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Why You Also Need OpenSSH

Randall S. Becker, Nexbridge Inc., Chief Architect NSGit, Porting Hero at ITUGLIB, Platform Maintainer for Git, OpenSSL, OpenSSH.



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It has been two years since I said anything publicly about OpenSSH, but things have moved since 2020. I’ve learned a lot about the subtleties of how OpenSSH self-configures – it is a lot different than Git and OpenSSL, so there’s not a lot of portable knowledge there; but that is already enough about me. What is going on with OpenSSH?

The previous version of OpenSSH, 7.6p1 goes back a few years. I used to take the ported changes from prior versions and apply them using git merge then dealt with conflicts and other changes. It worked pretty well until some new functionality came in that broke the merge. In those days, the official ITUGLIB port used FLOSS to make the code work. By 8.0, the code had diverged so much that the merges were useless. This happens as a normal thing sometimes as code evolves. The old adage that software decays over time definitely applies to merges. However, through all that, 7.6p1 was functional, and more importantly was needed when NonStop SSH was not available to everyone. Now that it is, why bother with OpenSSH?

Well, that is a very good question, Randall: why did you bother even trying to port 8.8p1 at this time?

The Reasons for the 8.8 Port

Reason #1: In all cases with anything SSH and SSL is compatibility of certificate cyphers. Older versions just do not have the up-to-date cyphers that are compatible with L21.06 NonStop SSH, GitHub, BitBucket, etc. As hackers do their worst, cyphers are broken and must be replaced. Technology, like quantum computing is expected to do even more damage and make us at least double our key sizes. So, 7.6p1 was just out of date with regards to what kind of cryptography could be used. Justification enough. Full stop.

Reason #2: Not everyone has ssh-keygen on their workstations or cannot upload keys to their NonStop. Having a functional way to generate complex keys directly on NonStop has value. This is partly related to Reason #1.

Reason #3: This is my biggest reason, and possibly yours: As of late 2021, git added support for SSH key signing. This a really big deal because GnuPG has a similar issue to the older OpenSSH – not enough cryptographic functions. So now, you can sign your work, your commits, your tags, with SSH keys that are published on your private or public GitHub. From an audit standpoint, this is huge because you can get lists of public keys from GitHub and do your verification without having to build a GnuPG key management data store. This is not so much an OpenSSH thing, which supported content signing a few years ago at 8.0, but with capabilities added to git in response to it.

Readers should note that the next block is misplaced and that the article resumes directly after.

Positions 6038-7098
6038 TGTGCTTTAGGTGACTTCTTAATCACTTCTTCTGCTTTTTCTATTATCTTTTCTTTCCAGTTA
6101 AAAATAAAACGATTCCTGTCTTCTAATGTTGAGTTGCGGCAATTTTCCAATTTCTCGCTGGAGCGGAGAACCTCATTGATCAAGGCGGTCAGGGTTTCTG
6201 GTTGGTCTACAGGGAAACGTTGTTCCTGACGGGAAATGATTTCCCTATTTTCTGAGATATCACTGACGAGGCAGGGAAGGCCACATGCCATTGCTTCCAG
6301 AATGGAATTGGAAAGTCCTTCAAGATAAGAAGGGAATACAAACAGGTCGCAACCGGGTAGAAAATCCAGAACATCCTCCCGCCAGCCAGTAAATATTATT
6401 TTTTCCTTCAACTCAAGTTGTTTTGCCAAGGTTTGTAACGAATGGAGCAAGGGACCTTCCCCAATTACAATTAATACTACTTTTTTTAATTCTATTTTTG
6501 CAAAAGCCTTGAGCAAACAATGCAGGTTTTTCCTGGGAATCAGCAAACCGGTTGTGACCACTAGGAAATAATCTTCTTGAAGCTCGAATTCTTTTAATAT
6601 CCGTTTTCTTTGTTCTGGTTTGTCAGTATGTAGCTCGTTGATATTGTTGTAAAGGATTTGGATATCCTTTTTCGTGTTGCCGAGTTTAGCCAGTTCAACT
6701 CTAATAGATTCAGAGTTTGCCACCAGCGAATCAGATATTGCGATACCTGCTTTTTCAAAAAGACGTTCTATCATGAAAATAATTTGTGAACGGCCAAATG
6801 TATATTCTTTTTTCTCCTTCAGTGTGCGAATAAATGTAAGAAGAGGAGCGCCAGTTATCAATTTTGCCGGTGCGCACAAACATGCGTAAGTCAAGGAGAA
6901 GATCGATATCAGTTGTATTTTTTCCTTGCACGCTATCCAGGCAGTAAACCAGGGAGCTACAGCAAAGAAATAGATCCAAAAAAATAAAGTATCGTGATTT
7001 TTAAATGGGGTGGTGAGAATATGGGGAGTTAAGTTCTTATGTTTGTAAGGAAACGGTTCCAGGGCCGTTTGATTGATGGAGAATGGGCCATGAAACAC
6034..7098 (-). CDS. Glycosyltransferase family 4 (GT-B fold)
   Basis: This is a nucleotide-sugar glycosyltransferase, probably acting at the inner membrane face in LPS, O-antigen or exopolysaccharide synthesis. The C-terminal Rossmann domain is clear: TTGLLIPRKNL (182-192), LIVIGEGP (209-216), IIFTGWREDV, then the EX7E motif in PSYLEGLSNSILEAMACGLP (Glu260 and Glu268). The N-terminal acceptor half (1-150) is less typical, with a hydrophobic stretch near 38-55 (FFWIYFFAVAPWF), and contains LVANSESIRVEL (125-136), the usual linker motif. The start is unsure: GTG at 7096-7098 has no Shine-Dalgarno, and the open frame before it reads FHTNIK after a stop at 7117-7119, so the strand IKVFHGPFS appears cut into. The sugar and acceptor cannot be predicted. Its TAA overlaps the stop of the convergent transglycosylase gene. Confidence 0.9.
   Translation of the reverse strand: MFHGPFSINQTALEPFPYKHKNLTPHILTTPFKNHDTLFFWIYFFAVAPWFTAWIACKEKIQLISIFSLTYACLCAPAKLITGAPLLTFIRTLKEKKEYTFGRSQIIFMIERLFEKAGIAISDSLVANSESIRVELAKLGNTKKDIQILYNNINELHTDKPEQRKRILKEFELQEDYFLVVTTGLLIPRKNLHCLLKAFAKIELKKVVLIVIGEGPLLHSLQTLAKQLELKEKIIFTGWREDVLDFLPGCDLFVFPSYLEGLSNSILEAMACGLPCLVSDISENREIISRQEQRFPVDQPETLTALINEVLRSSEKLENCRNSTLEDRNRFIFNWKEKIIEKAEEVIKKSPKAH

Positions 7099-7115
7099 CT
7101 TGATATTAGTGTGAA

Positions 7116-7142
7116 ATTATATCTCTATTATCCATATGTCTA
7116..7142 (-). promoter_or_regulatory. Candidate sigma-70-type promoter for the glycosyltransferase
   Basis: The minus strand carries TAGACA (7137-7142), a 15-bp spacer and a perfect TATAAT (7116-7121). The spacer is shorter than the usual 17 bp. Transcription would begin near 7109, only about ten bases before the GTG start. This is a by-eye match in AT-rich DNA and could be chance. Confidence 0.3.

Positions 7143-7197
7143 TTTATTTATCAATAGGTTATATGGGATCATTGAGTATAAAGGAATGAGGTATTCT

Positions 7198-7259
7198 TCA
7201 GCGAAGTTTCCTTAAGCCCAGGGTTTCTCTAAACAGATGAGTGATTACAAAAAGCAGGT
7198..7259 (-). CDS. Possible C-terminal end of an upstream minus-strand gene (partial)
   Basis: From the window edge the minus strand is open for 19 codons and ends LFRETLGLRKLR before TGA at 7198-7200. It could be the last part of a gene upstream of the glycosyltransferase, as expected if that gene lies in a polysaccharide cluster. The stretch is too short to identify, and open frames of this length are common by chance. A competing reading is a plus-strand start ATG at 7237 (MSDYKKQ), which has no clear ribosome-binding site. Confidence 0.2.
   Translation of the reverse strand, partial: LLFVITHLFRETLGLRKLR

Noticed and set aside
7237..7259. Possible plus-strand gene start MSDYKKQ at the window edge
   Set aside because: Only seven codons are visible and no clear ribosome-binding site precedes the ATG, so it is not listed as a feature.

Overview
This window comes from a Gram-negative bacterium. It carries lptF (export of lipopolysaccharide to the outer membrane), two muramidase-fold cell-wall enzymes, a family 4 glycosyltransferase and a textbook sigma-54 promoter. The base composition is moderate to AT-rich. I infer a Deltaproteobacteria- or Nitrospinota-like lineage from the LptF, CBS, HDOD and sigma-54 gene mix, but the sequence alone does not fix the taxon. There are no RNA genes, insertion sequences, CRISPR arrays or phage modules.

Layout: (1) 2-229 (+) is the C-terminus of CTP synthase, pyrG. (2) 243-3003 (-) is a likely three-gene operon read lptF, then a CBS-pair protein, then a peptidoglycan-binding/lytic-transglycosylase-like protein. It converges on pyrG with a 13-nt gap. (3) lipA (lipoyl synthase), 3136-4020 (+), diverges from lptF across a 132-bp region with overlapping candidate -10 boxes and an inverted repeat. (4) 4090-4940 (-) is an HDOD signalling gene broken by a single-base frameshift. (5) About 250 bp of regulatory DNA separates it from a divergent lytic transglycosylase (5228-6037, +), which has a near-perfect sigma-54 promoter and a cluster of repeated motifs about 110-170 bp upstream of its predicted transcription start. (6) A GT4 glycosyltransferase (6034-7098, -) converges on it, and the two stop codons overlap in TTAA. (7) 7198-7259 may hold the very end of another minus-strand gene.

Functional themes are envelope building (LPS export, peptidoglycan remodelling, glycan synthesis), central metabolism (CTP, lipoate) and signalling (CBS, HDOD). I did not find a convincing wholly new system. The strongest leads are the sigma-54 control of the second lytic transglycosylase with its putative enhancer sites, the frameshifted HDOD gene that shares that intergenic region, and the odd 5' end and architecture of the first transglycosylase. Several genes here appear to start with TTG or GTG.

And of course, all this signing works in NSGit also – the only version control system that supports SSH key signing on NonStop, I might add.

Reason #4: The whole signing subject is pretty broad and there are some really cool features. One of the best, in my view, is the signing interval, which essentially acts like an SSL certificate when a start and end date. Speaking as a developer and repository manager, this capability completely justifies porting ad moving to the new release entirely based on The Rule of Cool – this is so cool that it is its own justification. FYI: this is the new OpenSSH ssh-keygen -V option

There are more reasons, and if reading the modern ssh-keygen man page does not have you desiring this, I’m not sure what else will pique your interest.

Status of the Port

As it stands now, I am working with the OpenSSH team to include my changes into the main code base. Unlike the previous port, this one does not use FLOSS to emulate unsupported functions. Both J06.22 and L20.10 are sufficient for the port, once you have zlibc from ITUGLIB. The port sets up basic c99 compiler options need for the build and deals with some of the weird mistakes that the configure infrastructure sadly makes on NonStop. This is basically a brand-new port and should not require me to merge changes if the OpenSSH team accepts the contribution.

Why You Need This New Port

I hope you enjoyed this briefing on OpenSSH. And now, I have to go do a stretch and fold on another batch of my world-famous COVID sourdough bread.


But before that, I tend to leave the hard questions for the conclusion, much to the chagrin of my grade 10 composition teacher: Do you really need to have OpenSSH?

Here is a bullet list: